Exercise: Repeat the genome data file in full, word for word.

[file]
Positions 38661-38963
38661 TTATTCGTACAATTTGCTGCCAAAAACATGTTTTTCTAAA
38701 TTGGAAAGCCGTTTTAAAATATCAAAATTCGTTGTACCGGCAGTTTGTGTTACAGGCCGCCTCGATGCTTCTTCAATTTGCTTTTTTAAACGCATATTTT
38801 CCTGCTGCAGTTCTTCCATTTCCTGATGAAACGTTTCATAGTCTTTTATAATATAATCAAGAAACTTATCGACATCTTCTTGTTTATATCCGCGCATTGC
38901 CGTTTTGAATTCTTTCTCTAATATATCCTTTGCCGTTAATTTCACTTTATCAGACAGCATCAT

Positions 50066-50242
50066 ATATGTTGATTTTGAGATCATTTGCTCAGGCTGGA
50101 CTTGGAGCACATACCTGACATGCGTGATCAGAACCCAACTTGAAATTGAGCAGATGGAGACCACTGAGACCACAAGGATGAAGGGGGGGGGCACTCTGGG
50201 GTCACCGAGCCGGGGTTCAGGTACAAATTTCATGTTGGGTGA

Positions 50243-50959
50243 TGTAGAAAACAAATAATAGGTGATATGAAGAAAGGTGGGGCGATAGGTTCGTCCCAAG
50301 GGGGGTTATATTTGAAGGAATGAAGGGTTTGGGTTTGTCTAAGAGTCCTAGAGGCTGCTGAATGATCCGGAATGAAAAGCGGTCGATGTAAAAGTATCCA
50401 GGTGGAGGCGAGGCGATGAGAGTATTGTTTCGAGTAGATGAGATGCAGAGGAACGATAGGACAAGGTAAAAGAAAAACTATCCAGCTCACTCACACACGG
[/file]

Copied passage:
Positions 38661-38963
38661 TTATTCGTACAATTTGCTGCCAAAAACATGTTTTTCTAAA
38701 TTGGAAAGCCGTTTTAAAATATCAAAATTCGTTGTACCGGCAGTTTGTGTTACAGGCCGCCTCGATGCTTCTTCAATTTGCTTTTTTAAACGCATATTTT
38801 CCTGCTGCAGTTCTTCCATTTCCTGATGAAACGTTTCATAGTCTTTTATAATATAATCAAGAAACTTATCGACATCTTCTTGTTTATATCCGCGCATTGC
38901 CGTTTTGAATTCTTTCTCTAATATATCCTTTGCCGTTAATTTCACTTTATCAGACAGCATCAT

Positions 50066-50242
50066 ATATGTTGATTTTGAGATCATTTGCTCAGGCTGGA
50101 CTTGGAGCACATACCTGACATGCGTGATCAGAACCCAACTTGAAATTGAGCAGATGGAGACCACTGAGACCACAAGGATGAAGGGGGGGGGCACTCTGGG
50201 GTCACCGAGCCGGGGTTCAGGTACAAATTTCATGTTGGGTGA

Positions 50243-50959
50243 TGTAGAAAACAAATAATAGGTGATATGAAGAAAGGTGGGGCGATAGGTTCGTCCCAAG
50301 GGGGGTTATATTTGAAGGAATGAAGGGTTTGGGTTTGTCTAAGAGTCCTAGAGGCTGCTGAATGATCCGGAATGAAAAGCGGTCGATGTAAAAGTATCCA
50401 GGTGGAGGCGAGGCGATGAGAGTATTGTTTCGAGTAGATGAGATGCAGAGGAACGATAGGACAAGGTAAAAGAAAAACTATCCAGCTCACTCACACACGG